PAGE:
I’ve been gardening organically for the past 35 years, and thought it might be helpful to talk about it this month. The weather has largely been gorgeous, so what better time to have a re-think about how you garden?
Organic gardening (or wildlife gardening) is about working with nature rather than against it – and not seeing it as a “war” against the various creatures that come into the garden.
I’ve never actually even killed a slug – although I can’t say that I’m very fond of their sliminess, but they do an important job in terms of eating up leftovers (as well as some of your plants, if you’re unaware of what they don’t like the taste of!). They’re also of course food for frogs, toads, newts and birds, so they’re important from that point of view too. I never cease to be horrified by the fact that some people still use slug pellets (and not the wildlife friendly ones either) without giving a thought to the fact that these horrible things kill everything that eats the slugs too (birds, newts, frogs etc).
If you’re interested in organic gardening, then one of the best things you can do is just stop adding products to your garden and stop trying to make it so tidy! What you consider messy is often important nutrition for other creatures.
Some suggestions to get you started:
A) Make your own compost! People spend an absolute fortune on compost when they can be making their own. Soft cuttings, vegetable and fruit peelings, herbivorous animal waste (my daughter only feeds her bunny organic food!), cardboard – as long as it hasn’t got painted lettering or sellotape on it, can go into your composter and then back onto your garden. Why give your peelings back to the Borough Council – you can bet that they’ll be using it themselves to make compost for their own flower beds!
B) Try to concentrate on more native and wild species in your garden as these will encourage about 250 times more types of insects and bugs than non-native species (quite mind boggling). It makes you realise that it’s hardly a surprise that so many people get infestations of various things when native creatures aren’t attracted to their gardens. It’s about making your garden attractive not just to you, but to as many wild creatures as possible.
C) Dig a wildlife pond (that means no fish). Wildlife ponds will attract loads of creatures, you don’t need to do anything but add some oxygenating plants and an easy exit for creatures that fall in, as well as creating places to hide if you have pussy cats. My pond is only small but it’s heaving with newts, frogs and I have some toads who frequent the garden too. The pond will soon get caddis fly larvae, dragon and damsel fly larvae and loads of other creatures. It’s also a brilliant way to start teaching your children about wildlife.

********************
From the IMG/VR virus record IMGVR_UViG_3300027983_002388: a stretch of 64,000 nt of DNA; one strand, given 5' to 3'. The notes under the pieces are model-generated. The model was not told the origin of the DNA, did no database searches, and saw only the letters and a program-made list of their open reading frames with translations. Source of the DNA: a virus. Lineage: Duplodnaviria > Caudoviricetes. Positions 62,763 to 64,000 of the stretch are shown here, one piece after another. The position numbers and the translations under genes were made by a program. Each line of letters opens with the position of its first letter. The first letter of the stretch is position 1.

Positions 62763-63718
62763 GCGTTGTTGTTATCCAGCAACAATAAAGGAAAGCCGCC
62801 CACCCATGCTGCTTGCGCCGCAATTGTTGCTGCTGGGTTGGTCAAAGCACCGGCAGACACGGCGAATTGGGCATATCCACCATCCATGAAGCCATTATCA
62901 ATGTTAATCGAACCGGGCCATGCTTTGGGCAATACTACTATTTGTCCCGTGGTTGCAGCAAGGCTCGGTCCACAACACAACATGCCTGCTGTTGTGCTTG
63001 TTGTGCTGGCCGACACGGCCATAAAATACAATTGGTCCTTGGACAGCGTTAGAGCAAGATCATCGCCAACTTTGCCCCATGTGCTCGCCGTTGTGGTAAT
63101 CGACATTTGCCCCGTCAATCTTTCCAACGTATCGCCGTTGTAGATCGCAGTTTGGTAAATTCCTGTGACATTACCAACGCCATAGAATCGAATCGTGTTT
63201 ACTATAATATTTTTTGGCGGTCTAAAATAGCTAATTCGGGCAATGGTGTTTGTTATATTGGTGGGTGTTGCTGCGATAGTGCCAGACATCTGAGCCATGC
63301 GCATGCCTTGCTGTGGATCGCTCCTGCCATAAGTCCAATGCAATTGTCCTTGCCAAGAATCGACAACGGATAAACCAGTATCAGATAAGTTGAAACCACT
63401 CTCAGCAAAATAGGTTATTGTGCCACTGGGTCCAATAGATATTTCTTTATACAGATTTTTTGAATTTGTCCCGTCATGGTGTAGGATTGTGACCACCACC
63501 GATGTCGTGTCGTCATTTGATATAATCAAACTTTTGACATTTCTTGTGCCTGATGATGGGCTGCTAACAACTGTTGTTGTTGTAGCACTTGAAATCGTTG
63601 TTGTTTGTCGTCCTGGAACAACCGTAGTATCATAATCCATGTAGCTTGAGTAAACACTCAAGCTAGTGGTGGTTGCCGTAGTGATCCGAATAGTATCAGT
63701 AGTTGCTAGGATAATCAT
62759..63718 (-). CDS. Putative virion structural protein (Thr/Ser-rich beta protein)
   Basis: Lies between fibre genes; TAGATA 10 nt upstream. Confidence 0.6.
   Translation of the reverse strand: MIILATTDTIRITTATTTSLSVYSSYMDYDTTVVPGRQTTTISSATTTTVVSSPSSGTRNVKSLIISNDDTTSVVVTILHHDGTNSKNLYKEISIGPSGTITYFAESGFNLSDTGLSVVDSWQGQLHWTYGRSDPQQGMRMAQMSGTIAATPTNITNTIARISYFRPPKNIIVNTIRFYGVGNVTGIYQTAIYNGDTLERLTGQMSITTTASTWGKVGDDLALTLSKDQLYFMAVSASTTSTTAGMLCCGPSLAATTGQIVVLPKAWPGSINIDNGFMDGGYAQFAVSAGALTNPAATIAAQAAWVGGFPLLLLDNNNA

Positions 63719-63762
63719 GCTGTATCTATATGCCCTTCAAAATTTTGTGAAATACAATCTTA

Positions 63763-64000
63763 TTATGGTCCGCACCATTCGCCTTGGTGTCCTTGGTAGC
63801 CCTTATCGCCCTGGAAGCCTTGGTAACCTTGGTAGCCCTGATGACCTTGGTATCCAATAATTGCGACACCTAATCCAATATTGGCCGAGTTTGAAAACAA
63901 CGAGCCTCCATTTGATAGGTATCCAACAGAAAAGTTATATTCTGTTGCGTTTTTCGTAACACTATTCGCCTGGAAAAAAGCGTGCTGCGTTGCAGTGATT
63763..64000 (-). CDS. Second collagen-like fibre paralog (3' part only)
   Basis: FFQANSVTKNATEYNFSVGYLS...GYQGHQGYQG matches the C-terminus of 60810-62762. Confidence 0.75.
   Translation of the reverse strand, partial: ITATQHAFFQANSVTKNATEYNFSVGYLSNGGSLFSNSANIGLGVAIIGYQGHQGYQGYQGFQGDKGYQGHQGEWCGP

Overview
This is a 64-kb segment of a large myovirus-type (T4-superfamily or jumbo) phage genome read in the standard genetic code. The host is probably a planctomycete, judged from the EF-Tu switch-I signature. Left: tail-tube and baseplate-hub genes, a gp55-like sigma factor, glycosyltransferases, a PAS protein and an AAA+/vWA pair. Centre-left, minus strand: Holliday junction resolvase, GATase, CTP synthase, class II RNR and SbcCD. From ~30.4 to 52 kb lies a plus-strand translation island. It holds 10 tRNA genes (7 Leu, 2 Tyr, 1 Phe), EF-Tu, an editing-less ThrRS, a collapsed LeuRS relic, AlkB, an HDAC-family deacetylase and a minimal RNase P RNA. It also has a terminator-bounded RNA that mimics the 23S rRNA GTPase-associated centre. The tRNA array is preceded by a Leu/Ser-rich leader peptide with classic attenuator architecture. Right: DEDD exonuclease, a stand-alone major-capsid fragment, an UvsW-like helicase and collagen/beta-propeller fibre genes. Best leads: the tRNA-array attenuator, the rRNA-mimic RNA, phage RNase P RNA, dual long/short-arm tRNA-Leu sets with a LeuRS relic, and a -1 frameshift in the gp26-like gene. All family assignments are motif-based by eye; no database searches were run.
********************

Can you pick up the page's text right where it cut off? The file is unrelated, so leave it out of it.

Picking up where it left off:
D) Create places for bugs. You really don’t have to go to huge amounts of trouble and yes, the bug houses in garden centres are really lovely to look at but quite frankly, a couple of old logs will do the job just as well.
E) Don’t dig your soil unless planting or digging something up. This may sound really weird but actually there should be lots of carbon in our garden soil which also dramatically increases its biodiversity. By digging all the time, you are effectively releasing carbon dioxide into the atmosphere and when you consider that all of the gardens in the UK take up more land space than all of our National Parks, it makes you realise that we can have a bit of an impact here. Instead, place wilted soft cuttings and leaves on your beds in the Autumn (keep stuff you’ve cut back for later basically). It will feed your soil perfectly and the worms will do the rest.
F) As I’ve already mentioned above, don’t kill anything! Realise that everything has its place in the natural order and find out what plants slugs and snails hate to eat. The list is quite extensive and I can post something about that another day.
G) Erase the word WEED from your vocabulary! This term simply means something that you don’t want or like or a plant that’s in the “wrong” place. I’ve had plenty of those over the years and none of them have been wild plants. As for wild plants, incorporate some of them into your garden too as they can be incredibly beautiful; I think my own garden is about half native wild plants and half cultivated plants (and the picture is my bed of wild garlic (Ransoms), Green Alkanet and Solomon’s Seal). You’ll be rewarded by more birds, more bees, tadpoles, newts, dragonflies and lots more. We need to rely more and more on the tiny creatures in the future so looking after them in your own garden, or even your own window box will really help.
by Sharon Duggan